Description de l'Egypte. Ou Recueil des observations et des recherches qui ont été faites en Egypte pendant l'expédition de l'armée française. Paris: C. L. F. Panckoucke, 1821-1830.
38 volumes, 24 text volumes in 26, 8vo (215 x 130 mm), and 12 atlas volumes in elephant folio (670 x 540 mm). Antiquities (5 volumes): Colored frontis, 3 additional engraved plates ("Medailles trouvees en Syrie," "Tableau synoptique des constellations" Plate A, "Produits de la machine a graver"), 16 numbered engraved plates of the Rosetta Stone (on 8 sheets), 419 numbered engraved plates, pl. 103 of Etat Moderne (misbound). Etat Moderne (2 volumes): 1 additional engraved plate ("Canevas trigonometrique du Kaire/d'Alexandrie"), 169 numbered engraved plates (see pl 103 bound in Antiquities V); Histoire Naturelle (3 volumes): 244 engraved numbered or lettered plates; Atlas Geographique (spine title): 52 engraved maps and plates; Grande Atlas:engraved title, featuring portrait of Louis XVIII, and 63 oversized plates from the above collation, bound in a separate 12th atlas volume. Contemporary morocco backed cloth boards, minor, occasional foxing to margins, a few plates soiled.
THE RARE "PANCKOUCKE" EDITION, COMPLETE WITH ALL PLATES, OF THE MONUMENTAL COLLECTION DETAILING NAPOLEON'S EGYPTIAN EXPEDITION. The first scientific survey of Egypt, and one of the most beautiful of the 19th-century plate books, Description de l'Egypte forms a "sort of living archive for the expedition" (Said, Orientalism, p 144). This landmark collection features the combined work of 150 of Napoleon's "savants," including Monge, Berthollet, Fourier, Geoffroy-Saint-Hilaire, Redoute, and Savigny.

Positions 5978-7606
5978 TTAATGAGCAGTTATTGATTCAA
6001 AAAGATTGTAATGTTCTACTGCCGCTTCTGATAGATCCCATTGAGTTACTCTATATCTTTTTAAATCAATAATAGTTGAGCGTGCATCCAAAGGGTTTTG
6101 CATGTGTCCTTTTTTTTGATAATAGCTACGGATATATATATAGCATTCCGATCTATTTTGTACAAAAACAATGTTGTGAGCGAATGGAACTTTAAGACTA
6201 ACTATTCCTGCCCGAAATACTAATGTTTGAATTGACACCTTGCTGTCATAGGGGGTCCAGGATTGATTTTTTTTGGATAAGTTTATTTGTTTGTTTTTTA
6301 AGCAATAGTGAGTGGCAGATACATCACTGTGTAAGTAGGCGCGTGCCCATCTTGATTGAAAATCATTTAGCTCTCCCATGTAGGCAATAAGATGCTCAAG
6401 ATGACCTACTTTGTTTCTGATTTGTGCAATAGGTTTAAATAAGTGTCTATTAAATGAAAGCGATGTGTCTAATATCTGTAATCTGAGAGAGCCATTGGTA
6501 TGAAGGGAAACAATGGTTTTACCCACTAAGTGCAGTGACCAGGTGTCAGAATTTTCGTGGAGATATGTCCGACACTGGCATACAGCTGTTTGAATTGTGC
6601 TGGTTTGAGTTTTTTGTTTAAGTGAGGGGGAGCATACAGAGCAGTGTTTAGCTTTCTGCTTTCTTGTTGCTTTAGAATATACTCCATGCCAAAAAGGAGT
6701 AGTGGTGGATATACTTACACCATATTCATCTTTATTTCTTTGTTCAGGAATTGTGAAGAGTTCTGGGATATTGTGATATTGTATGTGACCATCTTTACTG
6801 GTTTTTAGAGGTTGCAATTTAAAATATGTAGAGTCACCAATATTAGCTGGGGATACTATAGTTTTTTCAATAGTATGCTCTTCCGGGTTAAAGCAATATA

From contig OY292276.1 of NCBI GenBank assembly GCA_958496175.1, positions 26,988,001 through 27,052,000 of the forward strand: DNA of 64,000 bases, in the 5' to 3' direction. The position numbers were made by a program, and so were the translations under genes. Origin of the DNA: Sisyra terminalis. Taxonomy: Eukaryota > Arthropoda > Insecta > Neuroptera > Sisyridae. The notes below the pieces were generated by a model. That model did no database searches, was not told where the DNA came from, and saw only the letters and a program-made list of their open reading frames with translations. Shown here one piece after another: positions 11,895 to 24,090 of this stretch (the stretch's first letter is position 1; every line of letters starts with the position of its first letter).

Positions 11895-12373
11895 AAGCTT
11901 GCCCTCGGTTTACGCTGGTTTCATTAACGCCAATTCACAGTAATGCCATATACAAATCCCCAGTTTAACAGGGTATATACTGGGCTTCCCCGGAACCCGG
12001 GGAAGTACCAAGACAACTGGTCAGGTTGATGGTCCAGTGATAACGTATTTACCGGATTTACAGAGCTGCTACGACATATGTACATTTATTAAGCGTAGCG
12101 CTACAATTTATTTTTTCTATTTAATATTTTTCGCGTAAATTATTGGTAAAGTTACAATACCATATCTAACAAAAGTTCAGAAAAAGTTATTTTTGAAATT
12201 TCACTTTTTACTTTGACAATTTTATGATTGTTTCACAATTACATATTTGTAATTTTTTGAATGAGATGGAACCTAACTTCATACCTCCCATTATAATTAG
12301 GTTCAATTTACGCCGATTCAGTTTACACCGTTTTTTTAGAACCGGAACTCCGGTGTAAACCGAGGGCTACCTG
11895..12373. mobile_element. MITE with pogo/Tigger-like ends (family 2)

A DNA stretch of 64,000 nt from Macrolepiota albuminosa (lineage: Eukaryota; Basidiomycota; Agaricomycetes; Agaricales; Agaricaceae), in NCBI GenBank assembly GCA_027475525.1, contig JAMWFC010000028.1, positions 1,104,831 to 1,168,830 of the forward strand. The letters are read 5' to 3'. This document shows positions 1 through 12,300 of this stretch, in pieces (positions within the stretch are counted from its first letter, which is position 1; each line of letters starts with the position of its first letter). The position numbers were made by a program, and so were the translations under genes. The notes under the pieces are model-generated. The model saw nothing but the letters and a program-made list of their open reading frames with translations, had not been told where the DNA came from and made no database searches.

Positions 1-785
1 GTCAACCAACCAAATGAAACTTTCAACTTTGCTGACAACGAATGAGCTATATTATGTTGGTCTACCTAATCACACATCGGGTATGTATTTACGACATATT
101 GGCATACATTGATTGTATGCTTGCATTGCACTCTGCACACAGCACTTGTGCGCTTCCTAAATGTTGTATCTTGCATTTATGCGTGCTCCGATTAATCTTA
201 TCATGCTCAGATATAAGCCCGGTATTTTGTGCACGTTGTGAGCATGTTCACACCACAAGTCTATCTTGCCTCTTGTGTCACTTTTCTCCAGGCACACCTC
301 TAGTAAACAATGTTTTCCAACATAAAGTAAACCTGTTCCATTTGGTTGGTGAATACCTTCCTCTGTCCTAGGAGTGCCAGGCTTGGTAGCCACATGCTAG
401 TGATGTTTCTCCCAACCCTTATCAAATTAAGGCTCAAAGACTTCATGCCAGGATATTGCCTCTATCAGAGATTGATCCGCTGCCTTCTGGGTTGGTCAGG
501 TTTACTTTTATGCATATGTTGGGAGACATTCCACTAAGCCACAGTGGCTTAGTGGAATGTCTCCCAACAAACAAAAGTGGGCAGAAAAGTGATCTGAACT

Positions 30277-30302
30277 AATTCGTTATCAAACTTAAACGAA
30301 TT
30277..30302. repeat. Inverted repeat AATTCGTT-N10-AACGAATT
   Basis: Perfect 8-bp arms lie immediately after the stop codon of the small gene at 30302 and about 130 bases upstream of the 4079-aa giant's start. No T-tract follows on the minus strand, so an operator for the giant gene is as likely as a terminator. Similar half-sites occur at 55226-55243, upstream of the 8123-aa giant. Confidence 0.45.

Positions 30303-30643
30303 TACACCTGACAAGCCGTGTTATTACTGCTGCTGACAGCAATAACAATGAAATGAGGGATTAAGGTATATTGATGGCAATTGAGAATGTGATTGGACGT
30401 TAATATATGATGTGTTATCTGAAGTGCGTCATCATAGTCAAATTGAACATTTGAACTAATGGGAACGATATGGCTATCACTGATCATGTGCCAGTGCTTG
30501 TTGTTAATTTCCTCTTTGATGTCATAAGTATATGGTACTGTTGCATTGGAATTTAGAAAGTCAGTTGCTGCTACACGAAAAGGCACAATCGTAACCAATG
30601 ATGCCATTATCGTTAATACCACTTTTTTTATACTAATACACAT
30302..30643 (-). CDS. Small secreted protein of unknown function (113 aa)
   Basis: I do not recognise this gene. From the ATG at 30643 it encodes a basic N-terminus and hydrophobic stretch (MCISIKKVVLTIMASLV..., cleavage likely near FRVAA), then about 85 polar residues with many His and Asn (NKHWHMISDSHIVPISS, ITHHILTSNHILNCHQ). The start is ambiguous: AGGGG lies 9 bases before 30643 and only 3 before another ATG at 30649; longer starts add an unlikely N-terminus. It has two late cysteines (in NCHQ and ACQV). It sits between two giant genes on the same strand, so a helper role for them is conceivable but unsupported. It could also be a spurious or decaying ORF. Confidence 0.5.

Napoleon's artistic and scientific troops landed with 54,000 soldiers and 400 ships to invade Egypt in April of 1798, and while the invasion itself failed in spectacular and tragic fashion, the scientific expedition succeeded beyond any expectation and its yield of artefacts, specimens, maps, and drawings formed the basis for the work, which took more than 20 years to produce. This comprehensive document of the expedition turns out to be "Napoleon's Glory," a transformational account of the cultural, scientific, and artistic contributions of Egypt, essentially creating the field of Egyptology.
The first edition appeared beginning in 1809, and this second edition ("Panckoucke Edition") was begun nearly before the first was completed and reproduces the plates of the first in full, without the hand coloring.
The plates are here complete, at times variously bound, but including the hand-colored frontis often missing. Atabey 343 (for 1st edition); Blackmer 476 (for 1st edition); Catalogue of the Egyptological library and other books from the collection of the late Charles Edwin Wilbour, Brooklyn, 1924, p 178-185; Hilmy I, pp 239-245 (for 1st edition); Munier Tables de la Description de l'Égypte.